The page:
An Icelandic band who are neither glacial nor kooky? Getintothis sent David Hall to the Shipping Forecast to investigate the Reykjavík wrecking crew.
With barely room for the seven-piece band and their equipment onstage, Eno G kicked off the night’s proceedings with a brief but enjoyable set of poppy, upbeat lounge funk. His band sounded tight and professional and the brass section even whipped out a baritone saxophone. Sexy.
An eclectic night was guaranteed moments later when progressive mathcore outfit Taws took us way off the map. Although a more comfortable fit onstage for the technical four-piece, their music is irrepressibly jagged, all broken-footed rhythms, noise and madcap time signatures. Everything sounds liable to fall apart at any moment – which is part of the fun – but impressively it never does. A decent head-nodding groove is also hard to come by amongst their off-the-wall song structures, but near the end of their last song, Taws lock their jaws upon one and threaten to never let go. Their de facto frontwoman also has an amazing voice, which we got to hear little of in their mainly instrumental material, but more vocal input from her would be a definite avenue of investigation in future.
Anyone hoping for some face-melting grindcore from a band named Slutface would have been sorely disappointed. What we got next was some competent, energetic, non-threatening pop punk. Kicking off with first-result-if-you-search-them-on-YouTube Angst, the Norwegian youngsters came with a large ‘ones-to-watch’ label hanging over them. Unfortunately, there weren’t many people watching them in the Shipping Forecast. To their credit, they did the whole ‘move closer’ thing, they tried some crowd participation (on the most Be Your Own Pet soundalike of the lot, Bad Party) and by the end, there were definite converts. I guess that’s how you live up to the next big thing whispers, not by winning over rooms booming with people, but on difficult nights with 20-odd in the place.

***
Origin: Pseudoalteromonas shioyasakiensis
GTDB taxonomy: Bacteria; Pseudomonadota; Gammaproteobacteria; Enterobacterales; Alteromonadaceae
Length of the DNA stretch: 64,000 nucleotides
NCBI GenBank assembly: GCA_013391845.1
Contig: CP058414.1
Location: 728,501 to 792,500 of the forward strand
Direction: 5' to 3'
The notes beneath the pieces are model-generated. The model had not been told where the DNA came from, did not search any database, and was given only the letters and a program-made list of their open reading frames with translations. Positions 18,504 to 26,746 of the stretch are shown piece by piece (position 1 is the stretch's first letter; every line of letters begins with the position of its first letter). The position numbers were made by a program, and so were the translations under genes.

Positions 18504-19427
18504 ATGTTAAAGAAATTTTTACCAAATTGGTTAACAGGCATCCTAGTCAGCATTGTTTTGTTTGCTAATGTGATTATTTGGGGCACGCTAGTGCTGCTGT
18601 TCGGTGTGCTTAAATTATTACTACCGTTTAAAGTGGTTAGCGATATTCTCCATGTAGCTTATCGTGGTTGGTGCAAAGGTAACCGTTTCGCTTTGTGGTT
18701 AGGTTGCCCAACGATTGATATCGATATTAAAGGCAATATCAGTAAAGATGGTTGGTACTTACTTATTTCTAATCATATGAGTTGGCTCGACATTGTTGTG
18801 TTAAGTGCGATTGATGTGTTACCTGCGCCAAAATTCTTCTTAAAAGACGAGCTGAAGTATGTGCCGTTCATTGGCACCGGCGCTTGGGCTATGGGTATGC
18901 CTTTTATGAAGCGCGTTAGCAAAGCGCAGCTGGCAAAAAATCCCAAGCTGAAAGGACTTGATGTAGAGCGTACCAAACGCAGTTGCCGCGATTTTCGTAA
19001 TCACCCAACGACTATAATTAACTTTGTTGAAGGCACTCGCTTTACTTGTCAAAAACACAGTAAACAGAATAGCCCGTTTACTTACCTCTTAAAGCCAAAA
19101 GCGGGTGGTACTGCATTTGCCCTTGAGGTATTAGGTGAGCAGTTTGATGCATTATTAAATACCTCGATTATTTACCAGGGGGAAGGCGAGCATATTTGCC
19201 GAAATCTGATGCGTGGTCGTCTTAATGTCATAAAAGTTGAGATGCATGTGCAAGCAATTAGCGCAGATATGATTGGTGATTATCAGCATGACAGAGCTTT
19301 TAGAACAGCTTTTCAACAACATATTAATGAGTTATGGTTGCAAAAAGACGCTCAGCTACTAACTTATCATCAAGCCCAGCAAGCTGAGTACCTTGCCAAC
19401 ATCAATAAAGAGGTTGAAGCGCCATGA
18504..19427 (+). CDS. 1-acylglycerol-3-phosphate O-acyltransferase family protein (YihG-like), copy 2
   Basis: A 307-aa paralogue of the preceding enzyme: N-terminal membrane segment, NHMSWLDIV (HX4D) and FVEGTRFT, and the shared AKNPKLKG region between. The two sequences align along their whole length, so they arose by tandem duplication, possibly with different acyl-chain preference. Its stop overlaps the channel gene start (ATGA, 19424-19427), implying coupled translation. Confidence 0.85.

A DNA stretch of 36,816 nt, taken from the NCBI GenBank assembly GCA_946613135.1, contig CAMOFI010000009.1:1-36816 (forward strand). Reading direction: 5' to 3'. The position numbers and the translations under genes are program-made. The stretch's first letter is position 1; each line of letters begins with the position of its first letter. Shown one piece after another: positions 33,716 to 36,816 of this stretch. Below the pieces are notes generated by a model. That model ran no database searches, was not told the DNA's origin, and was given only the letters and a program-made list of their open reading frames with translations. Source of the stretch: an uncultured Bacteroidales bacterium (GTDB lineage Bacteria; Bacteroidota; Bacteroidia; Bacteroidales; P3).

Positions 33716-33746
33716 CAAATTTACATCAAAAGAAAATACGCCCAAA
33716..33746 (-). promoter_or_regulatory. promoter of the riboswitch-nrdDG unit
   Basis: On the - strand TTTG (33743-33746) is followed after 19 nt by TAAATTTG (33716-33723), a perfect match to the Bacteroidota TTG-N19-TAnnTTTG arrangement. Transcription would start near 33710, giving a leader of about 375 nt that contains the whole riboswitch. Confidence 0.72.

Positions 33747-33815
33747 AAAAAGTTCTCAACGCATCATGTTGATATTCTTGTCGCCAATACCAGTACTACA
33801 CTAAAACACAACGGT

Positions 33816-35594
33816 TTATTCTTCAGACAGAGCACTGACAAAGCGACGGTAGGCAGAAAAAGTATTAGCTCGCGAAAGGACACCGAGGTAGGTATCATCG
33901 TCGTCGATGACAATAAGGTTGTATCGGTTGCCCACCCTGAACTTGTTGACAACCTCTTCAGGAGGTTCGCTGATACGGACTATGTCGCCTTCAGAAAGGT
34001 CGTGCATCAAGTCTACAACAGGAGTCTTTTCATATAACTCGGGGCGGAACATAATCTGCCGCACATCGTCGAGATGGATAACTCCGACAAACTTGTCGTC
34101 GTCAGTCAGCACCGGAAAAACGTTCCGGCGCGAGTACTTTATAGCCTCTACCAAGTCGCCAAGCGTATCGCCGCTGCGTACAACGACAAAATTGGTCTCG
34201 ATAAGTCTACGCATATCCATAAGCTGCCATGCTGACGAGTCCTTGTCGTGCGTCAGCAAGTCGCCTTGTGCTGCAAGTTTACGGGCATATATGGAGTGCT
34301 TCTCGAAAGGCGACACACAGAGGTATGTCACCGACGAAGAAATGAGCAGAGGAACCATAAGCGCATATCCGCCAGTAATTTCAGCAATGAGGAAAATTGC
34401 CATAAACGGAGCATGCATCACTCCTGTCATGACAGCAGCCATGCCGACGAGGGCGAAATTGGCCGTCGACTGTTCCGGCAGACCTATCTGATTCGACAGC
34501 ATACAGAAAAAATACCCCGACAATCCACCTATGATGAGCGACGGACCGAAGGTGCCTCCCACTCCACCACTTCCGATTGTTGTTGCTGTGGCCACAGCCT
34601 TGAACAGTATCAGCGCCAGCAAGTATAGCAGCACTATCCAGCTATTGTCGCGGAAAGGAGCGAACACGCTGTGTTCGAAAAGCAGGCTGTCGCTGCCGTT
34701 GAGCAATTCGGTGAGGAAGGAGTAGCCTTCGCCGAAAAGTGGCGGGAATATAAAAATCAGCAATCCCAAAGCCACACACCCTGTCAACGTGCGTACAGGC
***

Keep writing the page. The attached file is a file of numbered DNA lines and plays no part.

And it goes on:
All of which begs the question, why did they decide on the name Slutface? Your little sister would love their music, but that title takes a lot of getting past. What teenager would buy a t-shirt and wear it to sixth form the next day? They’d be sent home to change. With their trebly guitar playing and melodic basslines, they delivered an enjoyable if harmless set. Shit got a whole lot more real when human tower bassist Lasse Lokøy descended from the stage into the audience, but no damage was done.
Slutface could be the new Paramore; they live or die by whether that sounds appealing or not.
Fufanu took to the stage with the minimum of fuss and instantly proved themselves a proper band. Full of menace and intensity, they laid into a set of moody, heavy darkwave punk. As if Darklands-era JAMC had grown up listening to Black Rebel Motorcycle Club, Interpol and Depeche Mode’s grimiest of industrial moments instead of ’60s girl groups.
There was a palpable ‘last gang in town’ feel about the band. They entered the venue as a collective between support sets, loudly speaking Icelandic amongst themselves. Then, without a decent haircut between them, took to the stage and set about taking the Shipping Forecast apart. In contrast to Slutface‘s eagerness to please, Fufanu didn’t give a fuck how close or distant from the stage the crowd stood. They probably would’ve made the same ferocious noise to an audience of the sound tech and bartender.
Fufanu‘s frontman Kaktus Einarsson is a real tour de force, impossible to take your eyes off. He’s a bizarre mix of Britpop frontmen, part Liam Gallagher sneer and Ian Brown catcalling swagger, with Thom Yorke’s idiosyncratic dance moves mixed in. One minute Einarsson is making Jarvis Cocker kissy faces and fluttered eyelashes, the next he’s hanging offstage like some leering gargoyle, before ending up screaming in the faces of the front row. Ending each song with little more than a ‘thank you’, intoned as if it was no more than he expected, ‘we know, we’re good‘ Kaktus seemed to say.
His stoic bandmates never missed a beat behind him; fellow core member Guðlaugur Einarsson was an impassive, cold-eyed golem holding down an evil drone on guitar as keyboards crackled and the rhythm section stomped unstoppably onwards. There is a subtlety to Fufanu‘s music; strings of electroclash keys and twinkles of techno. But live even more so than on record, sheer volume becomes more than just a dynamic aspect, more than just a crescendo, but a weapon.
The show was hair-raising, spine-tingling, and gave the distinct impression that Fufanu are right – and we mean right – on the cusp of great, great things.
Pictures by Getintothis’ Tom Adam